Space, the final frontier.  A place where a rampant outbreak of space diarrhea can put a dent in those plans of your crew surviving until the endgame.

Into The Stars first grabbed my attention as being somewhat similar to Faster Then Light, the roguelike space sim.  In some ways it is quite similar.

Players must navigate sections of space in search of resources to allow them to continue their journey and reach the end of the game.

In Into The Stars the player takes the role of a star ship captain, fleeing from a hostile alien race, and attempting to guide their crew through the depths of the void to find a new home.

After selecting six primary crew members to man the systems on the ship players are ready to ship out.

Into The Stars

The idea behind the game is to find the necessary resources to keep your ship, and passengers, alive long enough to reach your goal.

The ship uses a number of important resources.  The most important for the ship is the fuel used to keep the engines running, while the crew and passengers need a supply of carbon dioxide for the oxygen scrubbers, a food and water source, as well as supplies for exploration and military engagement.

These are all gained through exploring planets found in space, or anomalies such as derelict spacecraft.

Exploring space is fun in the game.  The map is divided into small sectors, which become progressively more dangerous the longer the player stays in them.  The incentive is to keep moving without attracting the attention of the aliens that the ship is meant to be fleeing.

It’s a good risk vs reward mechanic as the potential to stay in a sector longer for potential resources is balanced by the ever increasing threat of attack.

The game also plays in real time.  Unlike Faster Than Light, in which players jumped to each section and remained static, Into The Stars allows players to fly freely through space.

The freedom of the exploration is a nice touch, but comes with a frustration factor.  The engines can easily use up a lot of fuel if they’re pressed too hard, so wanting to escape dangerous territory quickly can often lead to a fuel crisis aboard the ship.

In terms of layout everything is displayed from the first person view within the cockpit.  When viewing the exterior of the ship players can gain a better understanding of their surroundings, with no HUD to impede their vision.

Into The Stars

Inside the ship the player gains access to the Captain’s Chair.  From here they are able to view resources, check on the crew member and passenger status, and issue commands.  It’s also from here that skirmish battles with other ships are directed from.

This gives the game a very Star Trek-esque feel to it with multiple monitors and screens available to inspect all of the elements from the ship.  It gives the player a feeling of command and authority which does wonders for immersion.  It’s also from this chair that the player gets notifications of any events that may occur on the ship.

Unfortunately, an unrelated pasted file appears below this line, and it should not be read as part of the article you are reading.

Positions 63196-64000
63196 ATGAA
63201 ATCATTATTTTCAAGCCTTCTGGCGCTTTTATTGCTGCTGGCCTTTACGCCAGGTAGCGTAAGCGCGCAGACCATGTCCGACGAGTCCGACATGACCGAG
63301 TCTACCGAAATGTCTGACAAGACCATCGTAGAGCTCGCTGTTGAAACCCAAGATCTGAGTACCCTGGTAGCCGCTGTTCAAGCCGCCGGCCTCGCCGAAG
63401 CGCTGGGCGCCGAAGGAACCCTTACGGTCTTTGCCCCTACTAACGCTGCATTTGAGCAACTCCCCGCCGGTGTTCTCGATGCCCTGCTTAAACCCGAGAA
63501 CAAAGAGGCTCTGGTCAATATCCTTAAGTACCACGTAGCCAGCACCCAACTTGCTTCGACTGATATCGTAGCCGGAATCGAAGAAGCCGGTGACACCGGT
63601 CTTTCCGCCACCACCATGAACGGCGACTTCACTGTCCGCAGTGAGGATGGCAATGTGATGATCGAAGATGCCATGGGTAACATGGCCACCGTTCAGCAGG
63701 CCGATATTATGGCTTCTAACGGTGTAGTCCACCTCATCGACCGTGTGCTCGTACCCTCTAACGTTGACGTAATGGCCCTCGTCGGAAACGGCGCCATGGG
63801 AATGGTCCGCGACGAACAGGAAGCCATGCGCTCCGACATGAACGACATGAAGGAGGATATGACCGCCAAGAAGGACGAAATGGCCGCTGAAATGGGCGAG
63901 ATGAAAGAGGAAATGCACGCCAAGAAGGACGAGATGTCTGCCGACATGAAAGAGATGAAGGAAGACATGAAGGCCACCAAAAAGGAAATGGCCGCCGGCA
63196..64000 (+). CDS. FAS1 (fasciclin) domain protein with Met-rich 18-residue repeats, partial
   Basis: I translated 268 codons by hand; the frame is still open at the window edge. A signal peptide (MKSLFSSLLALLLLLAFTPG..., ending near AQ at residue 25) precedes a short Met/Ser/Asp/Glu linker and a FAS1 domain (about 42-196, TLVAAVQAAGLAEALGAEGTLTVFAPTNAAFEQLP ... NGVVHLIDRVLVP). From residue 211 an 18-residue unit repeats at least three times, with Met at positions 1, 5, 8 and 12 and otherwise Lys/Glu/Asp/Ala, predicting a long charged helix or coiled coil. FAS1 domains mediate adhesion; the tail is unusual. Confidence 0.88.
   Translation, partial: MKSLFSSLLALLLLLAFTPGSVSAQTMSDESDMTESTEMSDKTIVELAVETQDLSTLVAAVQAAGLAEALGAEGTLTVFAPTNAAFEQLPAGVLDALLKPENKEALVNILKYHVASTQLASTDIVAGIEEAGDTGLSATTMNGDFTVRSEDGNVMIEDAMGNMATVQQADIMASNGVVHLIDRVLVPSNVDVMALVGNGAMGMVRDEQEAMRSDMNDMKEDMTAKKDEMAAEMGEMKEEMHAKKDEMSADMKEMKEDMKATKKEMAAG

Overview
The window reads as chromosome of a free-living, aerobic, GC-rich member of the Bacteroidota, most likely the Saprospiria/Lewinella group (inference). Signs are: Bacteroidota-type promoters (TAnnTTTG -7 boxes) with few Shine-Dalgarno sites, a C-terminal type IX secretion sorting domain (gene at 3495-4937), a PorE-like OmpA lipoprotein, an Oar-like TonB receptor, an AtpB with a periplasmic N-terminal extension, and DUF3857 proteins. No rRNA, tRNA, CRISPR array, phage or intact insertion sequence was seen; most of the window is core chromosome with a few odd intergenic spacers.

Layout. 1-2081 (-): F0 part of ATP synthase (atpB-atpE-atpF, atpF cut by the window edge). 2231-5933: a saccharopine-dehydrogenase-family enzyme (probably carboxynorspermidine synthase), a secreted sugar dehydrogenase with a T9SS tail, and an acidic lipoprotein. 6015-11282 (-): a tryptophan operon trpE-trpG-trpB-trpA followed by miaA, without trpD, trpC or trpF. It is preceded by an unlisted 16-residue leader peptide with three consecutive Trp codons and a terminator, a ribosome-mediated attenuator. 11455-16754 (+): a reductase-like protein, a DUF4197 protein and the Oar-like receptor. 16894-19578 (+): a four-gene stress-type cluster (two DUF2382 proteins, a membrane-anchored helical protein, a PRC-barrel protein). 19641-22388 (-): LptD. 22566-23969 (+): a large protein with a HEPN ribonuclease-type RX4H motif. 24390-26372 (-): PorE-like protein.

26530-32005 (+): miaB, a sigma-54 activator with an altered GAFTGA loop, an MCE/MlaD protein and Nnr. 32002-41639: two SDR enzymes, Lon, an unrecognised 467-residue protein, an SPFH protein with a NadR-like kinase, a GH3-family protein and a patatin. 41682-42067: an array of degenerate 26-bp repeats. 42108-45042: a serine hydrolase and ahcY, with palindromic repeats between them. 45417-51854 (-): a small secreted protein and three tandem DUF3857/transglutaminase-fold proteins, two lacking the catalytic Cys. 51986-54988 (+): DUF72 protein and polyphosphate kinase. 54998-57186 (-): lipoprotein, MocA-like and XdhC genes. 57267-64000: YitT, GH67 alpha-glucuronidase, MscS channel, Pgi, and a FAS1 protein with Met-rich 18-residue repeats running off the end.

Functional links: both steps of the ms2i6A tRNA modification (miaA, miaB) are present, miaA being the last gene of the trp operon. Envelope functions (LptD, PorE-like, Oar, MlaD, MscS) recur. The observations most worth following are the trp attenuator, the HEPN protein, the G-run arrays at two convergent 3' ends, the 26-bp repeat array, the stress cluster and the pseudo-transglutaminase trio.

The events are not just the attack from enemy ships, or supplies running low.  The civilian passengers that the ship is carrying tend to get into trouble on multiple occasions during the journey.

Anything from medical emergencies, such as outbreaks of disease, to criminal activity on board must be dealt with by your primary crew members.

This is where crew member skills come into play.

Crew members who have higher medical knowledge will be able to resolve medical emergencies better than one who does not.  This idea of crew members having a set of skills is reminiscent of Faster Than Light, and it serves Into The Stars well.

Crew skills factor into almost everything that happens in the game.  When exploring planets crew members must be assigned the roles that best suit their skillsets in order to increase the chances of survival and reward.

Into The Stars

This carries over into combat too where crew members better suited to weapon management and shield upkeep will allow for a better performance during ship on ship engagements.

The game isn’t without its faults, however.

Resource management is quite difficult as food and oxygen will decay at a steady rate regardless of the player’s actions.  This means that food and oxygen for the 10,000 strong civilian passengers may run out quicker than the fuel for the ship, and players must watch in horror as their civilian population slowly die off through lack of resources.

While this does put pressure on the crew to explore and scavenge all they can, it can become a stressful process if the necessary resources aren’t found in time to prevent disaster.

On top of this is the problem of exploration being a little boring if nothing happens.  Flying through space looks great, but with no events being triggered it feels like a drag to fly from one place to another with no activity.

Into The Stars

Despite these problems the game holds up well for an Early Access title.  There is always the potential that more will be added, and the game balanced further.  It is a solid title with a few issues that will hopefully be resolved with future updates.

Are you a fan of Into The Stars?  What do you think of the game?  Let us know in the comments below.


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